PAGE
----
By Todd Cohen
Charities need to find value in their values.
In this age of scandal, with businesses forced to meet new federal accountability standards, some charities are opting to adopt those same standards.
But charities should avoid using a cookie-cutter ethics policy, says Steve Nickles, professor of law and management at Wake Forest University.
Ethics policies should reflect charities’ specific needs, Nickles told North Carolina higher-education development officers at a recent seminar organized by Wachovia Charitable Services.
And while it can help define an organization’s values, he says, an ethics policy also can shape the group’s business strategy, operations and relationships.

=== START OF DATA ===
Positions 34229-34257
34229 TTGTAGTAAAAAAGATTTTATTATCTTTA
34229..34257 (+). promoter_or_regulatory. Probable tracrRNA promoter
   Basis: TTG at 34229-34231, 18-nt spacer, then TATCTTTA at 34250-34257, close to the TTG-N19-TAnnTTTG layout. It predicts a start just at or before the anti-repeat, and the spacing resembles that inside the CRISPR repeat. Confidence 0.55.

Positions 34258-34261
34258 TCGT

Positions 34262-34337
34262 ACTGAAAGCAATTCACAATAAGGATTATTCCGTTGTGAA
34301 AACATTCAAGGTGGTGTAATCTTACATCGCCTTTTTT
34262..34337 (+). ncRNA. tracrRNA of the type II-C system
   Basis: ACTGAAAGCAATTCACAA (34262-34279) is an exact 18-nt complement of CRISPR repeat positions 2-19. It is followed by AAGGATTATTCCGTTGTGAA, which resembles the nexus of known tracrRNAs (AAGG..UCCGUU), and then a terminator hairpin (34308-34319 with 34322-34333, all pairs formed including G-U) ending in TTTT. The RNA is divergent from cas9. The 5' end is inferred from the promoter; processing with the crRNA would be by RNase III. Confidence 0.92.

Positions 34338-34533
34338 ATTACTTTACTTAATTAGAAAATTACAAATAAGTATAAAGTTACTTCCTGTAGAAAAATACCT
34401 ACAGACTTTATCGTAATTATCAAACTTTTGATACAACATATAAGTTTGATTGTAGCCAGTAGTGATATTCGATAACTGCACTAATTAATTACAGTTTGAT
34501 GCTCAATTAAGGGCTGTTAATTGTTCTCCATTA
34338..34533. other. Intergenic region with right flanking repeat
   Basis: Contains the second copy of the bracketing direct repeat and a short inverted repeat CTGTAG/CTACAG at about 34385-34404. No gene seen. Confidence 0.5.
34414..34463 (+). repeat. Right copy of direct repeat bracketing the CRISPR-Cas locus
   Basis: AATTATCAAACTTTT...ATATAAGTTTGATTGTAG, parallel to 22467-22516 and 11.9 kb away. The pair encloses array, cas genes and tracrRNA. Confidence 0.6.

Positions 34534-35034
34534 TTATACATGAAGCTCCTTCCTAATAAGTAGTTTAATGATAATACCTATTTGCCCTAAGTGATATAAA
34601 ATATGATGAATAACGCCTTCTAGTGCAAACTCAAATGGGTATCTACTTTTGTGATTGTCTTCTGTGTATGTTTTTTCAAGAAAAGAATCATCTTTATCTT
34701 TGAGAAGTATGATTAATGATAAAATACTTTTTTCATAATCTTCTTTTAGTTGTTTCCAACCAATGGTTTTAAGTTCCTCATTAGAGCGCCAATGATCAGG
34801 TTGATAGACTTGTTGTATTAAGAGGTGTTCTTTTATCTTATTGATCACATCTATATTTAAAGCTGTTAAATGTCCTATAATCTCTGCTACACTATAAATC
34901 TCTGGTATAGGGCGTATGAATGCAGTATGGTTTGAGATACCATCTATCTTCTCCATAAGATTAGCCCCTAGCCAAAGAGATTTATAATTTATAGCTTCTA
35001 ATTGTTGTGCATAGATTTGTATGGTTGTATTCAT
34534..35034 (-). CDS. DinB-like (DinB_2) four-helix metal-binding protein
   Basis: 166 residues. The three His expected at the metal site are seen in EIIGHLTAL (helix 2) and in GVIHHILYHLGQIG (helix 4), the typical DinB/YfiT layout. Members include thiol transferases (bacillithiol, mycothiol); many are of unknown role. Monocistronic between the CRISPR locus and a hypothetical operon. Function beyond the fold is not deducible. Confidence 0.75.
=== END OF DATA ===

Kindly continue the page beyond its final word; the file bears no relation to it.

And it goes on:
Good governance, Nickles says, is not simply regulatory but can be a “mechanism for recognizing opportunities” and managing risks.
The goal of any organization, he says, is to “create value for shareholders.”
Charities, like businesses, can use the process of thinking about their values to think about their mission, operations, strategy and goals.
If a charity integrates its basic values into how it works with its board, staff, volunteers, donors, customers, vendors and partners, it can become more than the sum of its parts, creating an efficient and productive network rooted in values that count.